However I think there can also be a negative side to this in that our ds' issues aren't so problematic that he demands attention, either by disinterest, inattention or bad behaviour. His teacher has admitted to me that she does forget that he has issues as he can cope as well as the others, but not consistently. That I found worrying because it makes me question whether he really gets the individual attention he could benefit from. This is in a class of 13 with a teacher and part time assistant!

Sounds as if you have had a good report and you should take some comfort from it, but do keep on top of the school and the professionals to monitor him and make sure he continues to get the support he needs.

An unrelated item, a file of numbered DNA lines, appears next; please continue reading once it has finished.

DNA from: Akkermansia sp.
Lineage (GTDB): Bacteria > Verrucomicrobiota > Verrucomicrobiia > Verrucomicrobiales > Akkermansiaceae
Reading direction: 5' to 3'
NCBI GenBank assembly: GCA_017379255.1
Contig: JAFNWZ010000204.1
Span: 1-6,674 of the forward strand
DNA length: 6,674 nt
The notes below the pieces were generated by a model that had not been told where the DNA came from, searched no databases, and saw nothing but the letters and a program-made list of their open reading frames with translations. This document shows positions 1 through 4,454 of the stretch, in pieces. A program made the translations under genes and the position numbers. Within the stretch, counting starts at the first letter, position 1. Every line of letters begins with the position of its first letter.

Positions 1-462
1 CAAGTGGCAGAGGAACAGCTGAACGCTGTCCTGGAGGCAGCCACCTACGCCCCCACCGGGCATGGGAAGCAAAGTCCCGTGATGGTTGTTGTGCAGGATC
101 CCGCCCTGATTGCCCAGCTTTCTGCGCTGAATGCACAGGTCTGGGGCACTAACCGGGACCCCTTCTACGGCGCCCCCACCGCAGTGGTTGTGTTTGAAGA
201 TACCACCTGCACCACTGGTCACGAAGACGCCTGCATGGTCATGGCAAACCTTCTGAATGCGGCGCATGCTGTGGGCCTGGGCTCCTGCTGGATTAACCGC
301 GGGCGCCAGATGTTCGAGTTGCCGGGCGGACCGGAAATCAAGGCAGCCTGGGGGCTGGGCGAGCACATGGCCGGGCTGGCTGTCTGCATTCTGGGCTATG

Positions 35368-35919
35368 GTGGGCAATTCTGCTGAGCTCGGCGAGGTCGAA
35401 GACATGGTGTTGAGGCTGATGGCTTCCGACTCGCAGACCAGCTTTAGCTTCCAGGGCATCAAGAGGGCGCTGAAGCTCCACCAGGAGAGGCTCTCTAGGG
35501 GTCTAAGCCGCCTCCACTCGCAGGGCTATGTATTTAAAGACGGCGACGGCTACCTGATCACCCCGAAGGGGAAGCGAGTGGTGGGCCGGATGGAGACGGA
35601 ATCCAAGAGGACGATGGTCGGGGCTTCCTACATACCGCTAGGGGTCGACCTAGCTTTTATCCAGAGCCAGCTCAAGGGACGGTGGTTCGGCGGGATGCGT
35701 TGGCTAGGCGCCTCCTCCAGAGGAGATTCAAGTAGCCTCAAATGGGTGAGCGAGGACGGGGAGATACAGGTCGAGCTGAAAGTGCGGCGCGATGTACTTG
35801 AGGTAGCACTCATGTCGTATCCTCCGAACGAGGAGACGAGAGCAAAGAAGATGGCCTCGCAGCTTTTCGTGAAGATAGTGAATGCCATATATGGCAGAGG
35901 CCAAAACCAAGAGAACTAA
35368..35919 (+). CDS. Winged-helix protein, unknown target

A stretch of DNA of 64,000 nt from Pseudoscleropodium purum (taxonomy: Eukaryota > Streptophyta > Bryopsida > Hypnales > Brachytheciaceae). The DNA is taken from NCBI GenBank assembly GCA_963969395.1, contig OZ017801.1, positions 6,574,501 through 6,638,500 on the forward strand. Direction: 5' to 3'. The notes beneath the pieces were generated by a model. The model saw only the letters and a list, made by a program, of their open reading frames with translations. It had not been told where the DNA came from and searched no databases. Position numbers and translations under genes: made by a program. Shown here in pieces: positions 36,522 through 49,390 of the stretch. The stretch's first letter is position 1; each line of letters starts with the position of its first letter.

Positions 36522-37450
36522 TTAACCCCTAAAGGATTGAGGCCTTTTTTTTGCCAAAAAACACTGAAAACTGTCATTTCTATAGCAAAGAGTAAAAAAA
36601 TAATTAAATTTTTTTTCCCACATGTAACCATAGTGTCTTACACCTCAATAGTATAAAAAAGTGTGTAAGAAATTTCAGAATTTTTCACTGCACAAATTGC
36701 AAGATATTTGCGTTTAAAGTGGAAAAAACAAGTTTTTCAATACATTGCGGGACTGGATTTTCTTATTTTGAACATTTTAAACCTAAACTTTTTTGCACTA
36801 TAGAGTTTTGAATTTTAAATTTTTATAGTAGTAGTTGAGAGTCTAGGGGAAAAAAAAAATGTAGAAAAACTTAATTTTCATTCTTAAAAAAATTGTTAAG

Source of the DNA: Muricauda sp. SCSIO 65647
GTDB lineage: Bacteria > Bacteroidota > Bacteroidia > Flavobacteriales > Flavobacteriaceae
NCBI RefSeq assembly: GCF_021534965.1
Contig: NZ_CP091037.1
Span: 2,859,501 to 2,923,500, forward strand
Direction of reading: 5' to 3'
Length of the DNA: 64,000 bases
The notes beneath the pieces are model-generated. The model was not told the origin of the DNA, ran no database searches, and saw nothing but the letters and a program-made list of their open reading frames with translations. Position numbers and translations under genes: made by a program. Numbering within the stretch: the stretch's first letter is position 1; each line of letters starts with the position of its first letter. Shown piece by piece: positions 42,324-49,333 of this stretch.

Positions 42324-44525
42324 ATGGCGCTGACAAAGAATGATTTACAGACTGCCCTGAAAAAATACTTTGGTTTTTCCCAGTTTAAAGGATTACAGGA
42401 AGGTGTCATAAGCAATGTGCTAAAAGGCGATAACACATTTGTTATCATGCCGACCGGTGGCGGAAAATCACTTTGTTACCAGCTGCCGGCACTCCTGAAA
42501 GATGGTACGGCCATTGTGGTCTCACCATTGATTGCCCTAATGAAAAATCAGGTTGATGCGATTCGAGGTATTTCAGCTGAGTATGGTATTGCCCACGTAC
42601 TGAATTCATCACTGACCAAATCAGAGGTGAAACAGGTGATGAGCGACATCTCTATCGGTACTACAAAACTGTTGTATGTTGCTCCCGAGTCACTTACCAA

coppertop Tue 17-May-05 17:48:14

It's been commented on a few times over the past year or so that sometimes the professionals who are supposed to be observing ds1 have had to actually ask the teacher/pre-school staff which child ds1 is as he just doesn't stand out so much anymore. However, once he's been pointed out to him they have been able to spot his more subtle ASD behaviours and quirks.

It sounds like a positive report. It's good that they plan to see him again at a later stage just in case things have changed.

pepsi Tue 17-May-05 18:27:54

Is this how Ed Physchs work, I dont know why but I thought they would come in more regularly and spend time alone with ds. Although Im really pleased about how it all went we are in someways still in limbo. DS with be 51/2 when he starts Year 1 and I wonder when if he really does have a condition it will really show as at the moment I dont think anyone could say either way. We are seeing the paedatrician again in October and shall send him a copy of the ed physchs report once it arrives. I think the best thing we can do as a familyat the moment is just forget about all of this issues and enjoy the summer.

Davros Tue 17-May-05 22:06:53